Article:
An effective plan enables the company to operate efficiently, effectively and profitably. Written policies, procedures and protocols should cover everything from an employee handbook to how inventory levels are determined to how cash is handled. No detail concerning the operation of a business is so insignificant it shouldn’t be covered by some sort of policy, procedure or protocol. Of course, situations still arise that might not be covered. Taking a fresh look at the problems that cropped up and revising the applicable policy, procedure or protocol to address these issues will make sure the same mistakes don’t happen twice.

Re-energize the customer experience: Once the business model, value proposition and marketing plans have been updated, the next logical thing to examine is the customer experience. That’s where the end result of these three major business components has the greatest effects.

A truly outstanding customer experience results in three major outcomes: feelings of goodwill toward the company evident before, during and after a sale; committed customers who keep coming back; and customers who tell others of their positive experiences with emotional commitment and passion.

The key to creating and sustaining an outstanding customer experience is to look for ways to delight, surprise, reward and communicate with customers frequently and meaningfully. Find out what turns them on and turns them off and then capitalize on those things.

Remember: many small steps can combine to make a big difference.

Re-engage employees: Just as no two employees have the same talents, personalities or abilities, they’re all in various stages of motivation at any one time. After a long year of struggling to sustain a profitable business, employees might feel a bit strung out. Just as it’s important to re-energize the customer experience, it pays to re-energize the employee experience. Do something unexpected or unusual to shake up the routine. Consider a team building day away from the office or a gathering at a local getaway to discuss company strategy. Some companies hand out free movie ticket vouchers and restaurant gift cards to staff. The rewards of hard work should go beyond a paycheck and more hard work. There has to be enough variety, spontaneity and unpredictability to encourage the staff to want to come back every day for more.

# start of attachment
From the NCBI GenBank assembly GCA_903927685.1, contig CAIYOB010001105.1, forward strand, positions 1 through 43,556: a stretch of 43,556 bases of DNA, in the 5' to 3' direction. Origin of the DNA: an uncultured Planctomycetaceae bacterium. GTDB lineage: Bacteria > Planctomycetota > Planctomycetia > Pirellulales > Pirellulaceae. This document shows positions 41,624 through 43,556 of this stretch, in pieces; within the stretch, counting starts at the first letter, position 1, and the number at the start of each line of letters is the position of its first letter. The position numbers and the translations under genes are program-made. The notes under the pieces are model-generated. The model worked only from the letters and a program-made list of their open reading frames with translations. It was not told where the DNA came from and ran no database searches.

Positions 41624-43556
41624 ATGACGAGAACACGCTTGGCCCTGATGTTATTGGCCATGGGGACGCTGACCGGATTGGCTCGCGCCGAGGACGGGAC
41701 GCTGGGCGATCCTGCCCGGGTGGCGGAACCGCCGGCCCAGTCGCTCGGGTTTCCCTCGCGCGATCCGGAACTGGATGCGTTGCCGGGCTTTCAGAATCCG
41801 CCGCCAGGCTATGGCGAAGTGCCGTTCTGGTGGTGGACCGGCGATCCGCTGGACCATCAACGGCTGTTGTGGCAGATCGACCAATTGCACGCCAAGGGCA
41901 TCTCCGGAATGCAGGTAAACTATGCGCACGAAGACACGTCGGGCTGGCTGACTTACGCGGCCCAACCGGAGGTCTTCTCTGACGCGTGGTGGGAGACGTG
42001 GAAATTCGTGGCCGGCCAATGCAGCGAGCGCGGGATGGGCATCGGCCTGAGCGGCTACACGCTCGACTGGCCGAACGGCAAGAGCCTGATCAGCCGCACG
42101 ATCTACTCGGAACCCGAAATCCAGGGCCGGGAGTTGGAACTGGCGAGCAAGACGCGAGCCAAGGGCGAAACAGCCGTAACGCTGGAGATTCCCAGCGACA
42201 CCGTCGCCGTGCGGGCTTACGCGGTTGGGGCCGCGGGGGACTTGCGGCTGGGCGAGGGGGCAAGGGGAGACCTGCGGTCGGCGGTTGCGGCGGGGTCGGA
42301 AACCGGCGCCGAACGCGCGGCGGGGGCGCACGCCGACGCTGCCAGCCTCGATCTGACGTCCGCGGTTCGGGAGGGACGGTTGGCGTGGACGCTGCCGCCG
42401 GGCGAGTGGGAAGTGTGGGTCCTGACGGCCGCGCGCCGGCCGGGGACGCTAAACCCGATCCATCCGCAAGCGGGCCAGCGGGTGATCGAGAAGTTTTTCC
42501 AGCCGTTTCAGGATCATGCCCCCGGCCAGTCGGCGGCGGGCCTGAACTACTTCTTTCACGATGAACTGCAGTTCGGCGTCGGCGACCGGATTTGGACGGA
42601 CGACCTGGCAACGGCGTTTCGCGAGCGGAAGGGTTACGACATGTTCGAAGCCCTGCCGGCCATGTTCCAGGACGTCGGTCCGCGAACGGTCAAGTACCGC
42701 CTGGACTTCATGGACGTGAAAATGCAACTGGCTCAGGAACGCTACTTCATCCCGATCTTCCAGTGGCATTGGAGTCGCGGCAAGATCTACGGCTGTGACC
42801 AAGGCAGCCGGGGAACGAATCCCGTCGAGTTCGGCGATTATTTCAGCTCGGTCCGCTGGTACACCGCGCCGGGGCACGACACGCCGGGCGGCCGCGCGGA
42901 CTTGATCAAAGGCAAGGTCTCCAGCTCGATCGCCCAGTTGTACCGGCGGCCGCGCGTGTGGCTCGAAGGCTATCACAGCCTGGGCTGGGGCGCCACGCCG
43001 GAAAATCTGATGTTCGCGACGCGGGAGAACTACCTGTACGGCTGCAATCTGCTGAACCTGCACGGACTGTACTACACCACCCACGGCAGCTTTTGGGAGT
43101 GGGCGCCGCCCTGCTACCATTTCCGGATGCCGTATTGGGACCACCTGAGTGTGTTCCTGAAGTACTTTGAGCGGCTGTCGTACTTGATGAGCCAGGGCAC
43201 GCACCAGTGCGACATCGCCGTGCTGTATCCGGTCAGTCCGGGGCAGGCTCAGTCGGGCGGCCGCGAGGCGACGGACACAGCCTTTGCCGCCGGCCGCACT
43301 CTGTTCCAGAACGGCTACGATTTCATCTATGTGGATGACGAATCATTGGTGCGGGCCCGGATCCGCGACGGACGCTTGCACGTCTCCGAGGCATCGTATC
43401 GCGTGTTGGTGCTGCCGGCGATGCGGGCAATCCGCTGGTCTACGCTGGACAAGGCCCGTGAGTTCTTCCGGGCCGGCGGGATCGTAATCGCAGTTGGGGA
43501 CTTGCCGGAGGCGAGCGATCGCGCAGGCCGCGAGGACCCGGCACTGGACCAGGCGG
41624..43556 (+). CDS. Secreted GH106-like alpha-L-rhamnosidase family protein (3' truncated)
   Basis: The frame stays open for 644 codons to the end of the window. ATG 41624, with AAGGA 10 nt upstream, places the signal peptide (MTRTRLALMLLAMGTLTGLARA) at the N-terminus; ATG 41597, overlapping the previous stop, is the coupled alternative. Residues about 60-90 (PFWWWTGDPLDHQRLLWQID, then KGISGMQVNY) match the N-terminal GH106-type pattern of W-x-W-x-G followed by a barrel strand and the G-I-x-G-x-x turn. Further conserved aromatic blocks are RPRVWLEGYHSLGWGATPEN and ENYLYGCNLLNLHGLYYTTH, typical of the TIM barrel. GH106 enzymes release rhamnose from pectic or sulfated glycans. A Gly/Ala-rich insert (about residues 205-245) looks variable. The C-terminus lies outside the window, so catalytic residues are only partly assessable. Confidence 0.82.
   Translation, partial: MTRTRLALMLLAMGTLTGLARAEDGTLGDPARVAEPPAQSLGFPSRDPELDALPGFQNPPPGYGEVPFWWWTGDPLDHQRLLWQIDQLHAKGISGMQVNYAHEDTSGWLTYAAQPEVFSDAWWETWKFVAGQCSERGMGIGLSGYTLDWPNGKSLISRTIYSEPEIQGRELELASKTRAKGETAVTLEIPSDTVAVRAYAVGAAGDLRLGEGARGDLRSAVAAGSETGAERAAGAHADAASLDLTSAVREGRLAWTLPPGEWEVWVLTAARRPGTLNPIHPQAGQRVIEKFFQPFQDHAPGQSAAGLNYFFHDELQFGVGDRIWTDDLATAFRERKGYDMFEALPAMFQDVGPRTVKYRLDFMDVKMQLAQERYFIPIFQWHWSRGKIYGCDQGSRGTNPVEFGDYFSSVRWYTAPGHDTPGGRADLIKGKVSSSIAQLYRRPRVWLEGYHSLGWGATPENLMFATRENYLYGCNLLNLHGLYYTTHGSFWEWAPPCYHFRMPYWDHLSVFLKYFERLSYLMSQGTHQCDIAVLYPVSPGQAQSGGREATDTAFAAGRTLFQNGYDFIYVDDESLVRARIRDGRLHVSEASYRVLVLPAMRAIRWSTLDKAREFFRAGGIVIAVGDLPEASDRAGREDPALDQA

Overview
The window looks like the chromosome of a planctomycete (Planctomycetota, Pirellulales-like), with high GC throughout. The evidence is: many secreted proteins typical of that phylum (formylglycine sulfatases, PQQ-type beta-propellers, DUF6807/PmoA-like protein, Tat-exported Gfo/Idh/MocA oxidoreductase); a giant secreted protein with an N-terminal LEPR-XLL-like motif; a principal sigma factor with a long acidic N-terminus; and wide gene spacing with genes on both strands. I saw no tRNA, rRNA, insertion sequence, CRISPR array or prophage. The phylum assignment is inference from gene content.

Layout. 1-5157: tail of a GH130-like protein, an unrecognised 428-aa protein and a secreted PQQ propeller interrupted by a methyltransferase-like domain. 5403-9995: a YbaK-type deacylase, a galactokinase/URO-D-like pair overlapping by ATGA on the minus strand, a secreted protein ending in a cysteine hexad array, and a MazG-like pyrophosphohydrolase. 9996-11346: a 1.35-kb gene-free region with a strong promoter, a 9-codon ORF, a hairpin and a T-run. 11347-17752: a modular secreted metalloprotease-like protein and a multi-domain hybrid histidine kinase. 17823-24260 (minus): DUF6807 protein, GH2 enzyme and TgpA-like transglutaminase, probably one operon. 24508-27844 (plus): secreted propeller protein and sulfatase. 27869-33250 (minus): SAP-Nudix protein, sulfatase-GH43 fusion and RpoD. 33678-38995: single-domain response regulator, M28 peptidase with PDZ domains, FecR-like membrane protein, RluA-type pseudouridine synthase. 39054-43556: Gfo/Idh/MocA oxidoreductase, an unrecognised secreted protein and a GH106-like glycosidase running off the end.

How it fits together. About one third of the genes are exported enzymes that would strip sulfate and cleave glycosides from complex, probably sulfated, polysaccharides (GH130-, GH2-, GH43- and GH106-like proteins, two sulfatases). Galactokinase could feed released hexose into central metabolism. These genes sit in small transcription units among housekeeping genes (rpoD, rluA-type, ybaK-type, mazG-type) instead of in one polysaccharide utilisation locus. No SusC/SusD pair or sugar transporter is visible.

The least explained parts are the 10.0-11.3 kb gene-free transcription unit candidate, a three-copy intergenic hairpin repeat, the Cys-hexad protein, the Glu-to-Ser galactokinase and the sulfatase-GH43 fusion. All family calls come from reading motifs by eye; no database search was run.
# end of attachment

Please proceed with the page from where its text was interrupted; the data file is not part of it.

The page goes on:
Recharge your life away from the business: While this last resolution can’t really be classified as a business resolution, it can make a profound difference in a business owner’s or manager’s outlook, perspective and effectiveness. While there might be times an owner or manager must eat, sleep and breathe the business, doing so for extended periods of time is not conducive to productivity, personal morale or creating a desirable company or personal lifestyle.

No one wants to greet the boss on a Monday morning knowing he or she had been working all weekend and remains in a foul mood. By the same token, no business owner’s or manager’s family or friends want to deal with someone who’s so one dimensional they can’t have a normal life away from the business. The point of diminishing returns often engulfs owners or managers without the realization they’re taking two or three steps backwards with every perceived step forward.

Learning to keep things in perspective, finding a reasonable balance between personal and business demands and taking time to smell the roses away from the company fosters a better mental outlook, improves creativity and problem solving, renews optimism and increases productivity.

Daniel Hannaher, the U.S. Small Business Administration Region VIII administrator, works out of Denver. Reach him at (303) 844-0505

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Posted by on Jan 26 2011. Filed under Guest Columnists, Insight. You can follow any responses to this entry through the RSS 2.0. Both comments and pings are currently closed.